We are delighted that over forty alumni will be joining us at the Isabella Friedman Retreat Center, November 20-23. In addition to Pardes staff (Dr. David Bernstein, Rabbi Zvi Hirschfield, Rabbi James Jacobson-Maisels, Dr. Judy Markose, Abby Rosen Finkel, and Dr. Susan Wall), we are welcoming a number of outside presenters. Dr. Lisa Lahey from Harvard University.will give a plenary session on Friday on "Effective Teaching: An Inquiry into our own Beliefs and Practices". Rabbi Joel Alter (Rabbi and Assistant Head of School at the Jewish Community Day School in Watertown, MA), Benjamin Mann (Head, Middle School and Jewish Studies Coordinator at the Solomon Schechter School of Manhattan) and Fayge Safron from the New Jewish Teacher Project will offer workshops on Sunday morning. Several of our own graduates will present sessions as well.

You will also meet Adene Sacks, our  Program Manager from the Jim Joseph Foundation, who works closely with us on our Alumni Support Project.

At the retreat there will be opportunities for sharing, study and prayer, and the screening of the film Praying with Lior. We will offer a hike on Shabbat afternoon as well as ongoing enjoyment of  the beautiful surroundings at the retreat center.

If any of those who were initially unable to attend are now able to do so, be in touch with Abby in the NY office immediately. We are looking forward to learning, sharing, reflecting, meeting new colleagues, and renewing our enthusiasm for the work we do.
PEP Corner by Dr. Judy Markose

What's New in the Pardes Educators Program?

Two new mini-courses are being offered this year in Teaching Tanakh and Teaching Rabbinics,in order to better integrate Beit Midrash and Pedagogy studies.  As part of our increased emphasis on building tefilla expertise, we have incorporated a Siddur mini-course for first year students, a D'var Torah workshop, and mentoring for each student to develop an individual tefilla learning and skill-development plan.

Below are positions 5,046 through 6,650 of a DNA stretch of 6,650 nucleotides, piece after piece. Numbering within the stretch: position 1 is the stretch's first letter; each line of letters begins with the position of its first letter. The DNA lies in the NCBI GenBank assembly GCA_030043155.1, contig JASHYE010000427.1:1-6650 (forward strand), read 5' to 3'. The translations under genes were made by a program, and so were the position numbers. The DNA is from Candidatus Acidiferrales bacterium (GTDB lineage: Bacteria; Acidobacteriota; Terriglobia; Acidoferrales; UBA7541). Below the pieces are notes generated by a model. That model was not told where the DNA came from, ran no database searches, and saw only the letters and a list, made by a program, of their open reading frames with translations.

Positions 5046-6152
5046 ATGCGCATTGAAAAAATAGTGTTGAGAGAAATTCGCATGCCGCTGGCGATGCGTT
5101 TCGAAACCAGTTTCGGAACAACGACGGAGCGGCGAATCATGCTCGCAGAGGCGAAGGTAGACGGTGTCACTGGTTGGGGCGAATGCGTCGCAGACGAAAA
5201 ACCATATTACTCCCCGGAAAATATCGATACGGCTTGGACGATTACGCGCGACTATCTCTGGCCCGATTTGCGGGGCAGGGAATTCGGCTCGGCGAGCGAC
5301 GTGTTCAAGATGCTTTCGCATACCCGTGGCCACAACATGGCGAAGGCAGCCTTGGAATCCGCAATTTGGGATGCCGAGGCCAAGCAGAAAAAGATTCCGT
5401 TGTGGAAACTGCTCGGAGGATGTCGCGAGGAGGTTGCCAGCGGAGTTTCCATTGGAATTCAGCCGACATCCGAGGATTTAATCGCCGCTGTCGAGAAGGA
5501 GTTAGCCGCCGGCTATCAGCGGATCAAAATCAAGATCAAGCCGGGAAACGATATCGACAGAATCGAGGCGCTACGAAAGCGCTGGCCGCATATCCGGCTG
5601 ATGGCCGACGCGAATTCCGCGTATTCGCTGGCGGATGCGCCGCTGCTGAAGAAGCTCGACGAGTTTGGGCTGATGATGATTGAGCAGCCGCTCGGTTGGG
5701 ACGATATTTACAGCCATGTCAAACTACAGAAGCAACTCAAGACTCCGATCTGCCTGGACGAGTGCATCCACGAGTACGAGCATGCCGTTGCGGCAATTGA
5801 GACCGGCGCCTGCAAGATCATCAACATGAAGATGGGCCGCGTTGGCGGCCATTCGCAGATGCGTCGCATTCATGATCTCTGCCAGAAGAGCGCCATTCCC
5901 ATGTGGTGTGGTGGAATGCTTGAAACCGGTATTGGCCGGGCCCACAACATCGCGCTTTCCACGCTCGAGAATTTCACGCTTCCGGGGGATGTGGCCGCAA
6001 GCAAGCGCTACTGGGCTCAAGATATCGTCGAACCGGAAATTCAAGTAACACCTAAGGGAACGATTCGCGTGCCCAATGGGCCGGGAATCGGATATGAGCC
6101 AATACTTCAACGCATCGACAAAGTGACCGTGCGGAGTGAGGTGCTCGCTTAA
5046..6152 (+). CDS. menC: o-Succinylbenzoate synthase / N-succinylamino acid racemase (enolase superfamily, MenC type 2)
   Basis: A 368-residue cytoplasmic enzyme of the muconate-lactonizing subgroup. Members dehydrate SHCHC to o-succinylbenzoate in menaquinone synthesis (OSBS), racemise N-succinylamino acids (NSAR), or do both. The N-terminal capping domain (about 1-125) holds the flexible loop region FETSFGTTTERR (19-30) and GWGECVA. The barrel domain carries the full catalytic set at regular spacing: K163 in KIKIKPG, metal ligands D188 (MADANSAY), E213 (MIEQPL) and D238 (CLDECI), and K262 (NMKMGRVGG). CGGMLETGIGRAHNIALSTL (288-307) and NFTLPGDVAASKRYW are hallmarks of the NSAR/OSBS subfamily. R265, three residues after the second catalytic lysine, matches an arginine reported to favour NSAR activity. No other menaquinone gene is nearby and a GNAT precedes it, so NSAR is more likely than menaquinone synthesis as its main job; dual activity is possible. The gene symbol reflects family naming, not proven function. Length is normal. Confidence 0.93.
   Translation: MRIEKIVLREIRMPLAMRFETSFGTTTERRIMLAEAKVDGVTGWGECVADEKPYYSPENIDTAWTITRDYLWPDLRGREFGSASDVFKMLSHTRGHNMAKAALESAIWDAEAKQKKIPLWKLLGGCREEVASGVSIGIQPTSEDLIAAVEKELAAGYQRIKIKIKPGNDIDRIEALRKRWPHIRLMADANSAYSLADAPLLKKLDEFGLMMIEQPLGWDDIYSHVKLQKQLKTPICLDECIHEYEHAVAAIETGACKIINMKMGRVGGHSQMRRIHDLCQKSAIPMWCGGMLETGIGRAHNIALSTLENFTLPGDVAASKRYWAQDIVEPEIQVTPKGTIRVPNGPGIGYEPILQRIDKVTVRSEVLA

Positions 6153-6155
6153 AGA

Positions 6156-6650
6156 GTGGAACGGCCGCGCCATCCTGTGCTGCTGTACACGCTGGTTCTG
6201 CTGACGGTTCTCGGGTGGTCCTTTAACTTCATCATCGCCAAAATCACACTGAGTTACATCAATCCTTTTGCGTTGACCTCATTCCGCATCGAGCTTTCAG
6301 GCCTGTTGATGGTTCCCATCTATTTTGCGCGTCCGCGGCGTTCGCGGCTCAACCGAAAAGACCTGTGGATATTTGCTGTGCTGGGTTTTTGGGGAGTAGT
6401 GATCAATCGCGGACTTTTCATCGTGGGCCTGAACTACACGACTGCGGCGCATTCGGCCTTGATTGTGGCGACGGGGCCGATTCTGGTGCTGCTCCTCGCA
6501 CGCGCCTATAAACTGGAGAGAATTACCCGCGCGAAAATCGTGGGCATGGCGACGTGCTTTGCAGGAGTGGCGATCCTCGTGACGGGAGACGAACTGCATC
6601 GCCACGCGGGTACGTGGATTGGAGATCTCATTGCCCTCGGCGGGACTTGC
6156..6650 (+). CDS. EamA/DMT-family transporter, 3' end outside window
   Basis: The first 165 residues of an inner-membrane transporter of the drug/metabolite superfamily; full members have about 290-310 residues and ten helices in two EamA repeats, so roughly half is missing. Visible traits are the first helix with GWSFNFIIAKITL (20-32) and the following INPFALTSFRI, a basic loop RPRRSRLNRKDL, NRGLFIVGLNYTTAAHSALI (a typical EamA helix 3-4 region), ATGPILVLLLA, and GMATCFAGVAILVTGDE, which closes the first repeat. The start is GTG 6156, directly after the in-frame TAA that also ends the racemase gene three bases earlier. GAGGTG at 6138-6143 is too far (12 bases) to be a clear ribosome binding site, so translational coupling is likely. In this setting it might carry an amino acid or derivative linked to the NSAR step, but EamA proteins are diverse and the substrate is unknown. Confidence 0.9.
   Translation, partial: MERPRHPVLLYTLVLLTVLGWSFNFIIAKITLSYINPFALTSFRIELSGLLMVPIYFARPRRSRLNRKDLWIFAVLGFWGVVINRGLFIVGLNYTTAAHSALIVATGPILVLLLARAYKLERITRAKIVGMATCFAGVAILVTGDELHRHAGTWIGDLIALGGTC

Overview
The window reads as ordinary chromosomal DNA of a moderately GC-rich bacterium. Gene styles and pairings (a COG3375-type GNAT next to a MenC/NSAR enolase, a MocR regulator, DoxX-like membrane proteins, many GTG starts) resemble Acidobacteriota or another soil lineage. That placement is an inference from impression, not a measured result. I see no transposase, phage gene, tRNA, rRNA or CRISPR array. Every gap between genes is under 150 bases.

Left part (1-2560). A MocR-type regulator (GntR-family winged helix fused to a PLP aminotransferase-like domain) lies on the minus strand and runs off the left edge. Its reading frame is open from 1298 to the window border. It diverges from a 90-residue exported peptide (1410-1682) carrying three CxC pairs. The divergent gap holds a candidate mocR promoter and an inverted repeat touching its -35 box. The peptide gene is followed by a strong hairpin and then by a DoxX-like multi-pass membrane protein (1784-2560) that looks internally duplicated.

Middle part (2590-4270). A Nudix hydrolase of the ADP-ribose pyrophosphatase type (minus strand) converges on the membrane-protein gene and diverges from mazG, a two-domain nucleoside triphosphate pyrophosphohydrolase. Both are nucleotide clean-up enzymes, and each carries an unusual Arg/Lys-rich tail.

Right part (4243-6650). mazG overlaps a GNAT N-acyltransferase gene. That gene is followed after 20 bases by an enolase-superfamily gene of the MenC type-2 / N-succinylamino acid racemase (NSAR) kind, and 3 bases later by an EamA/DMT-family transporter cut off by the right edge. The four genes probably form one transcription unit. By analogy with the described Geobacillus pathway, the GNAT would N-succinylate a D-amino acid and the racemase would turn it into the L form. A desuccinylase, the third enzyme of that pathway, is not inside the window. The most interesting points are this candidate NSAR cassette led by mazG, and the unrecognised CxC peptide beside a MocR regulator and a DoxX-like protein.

Recruitment for PEP Cohort 10
PEP Alumni can help us in our recruitment efforts.  Please take a few minutes to think of one or two people that you know who are considering a career in Jewish education and would be well-suited for the Educators Program.  Judy Markose would be happy to reach out personally to the people that you recommend.  Please send her your names before December 1st.  Todah Rabbah!
Education Corner:
Chalk Talk by Dr. Susan Wall

As those of you who graduated recently (or attended the last Summer Curriculum Workshop) may know, "ChalkTalk" has become one of my favorite classroom techniques - particularly to assess students' knowledge or thoughts on a new topic.  Basically, it is a silent conversation in writing that encourages all students to participate. It is particularly beneficial for your kinesthetic learners as well as those who are less comfortable speaking up in class. It also keeps your most vocal students from once again dominating discussions. I have never seen Chalk Talk fail; in fact, it has always been quite successful.
What follows is a protocol of Chalk Talk, adapted from an article by Judi Fenton, which will provide you with more ideas.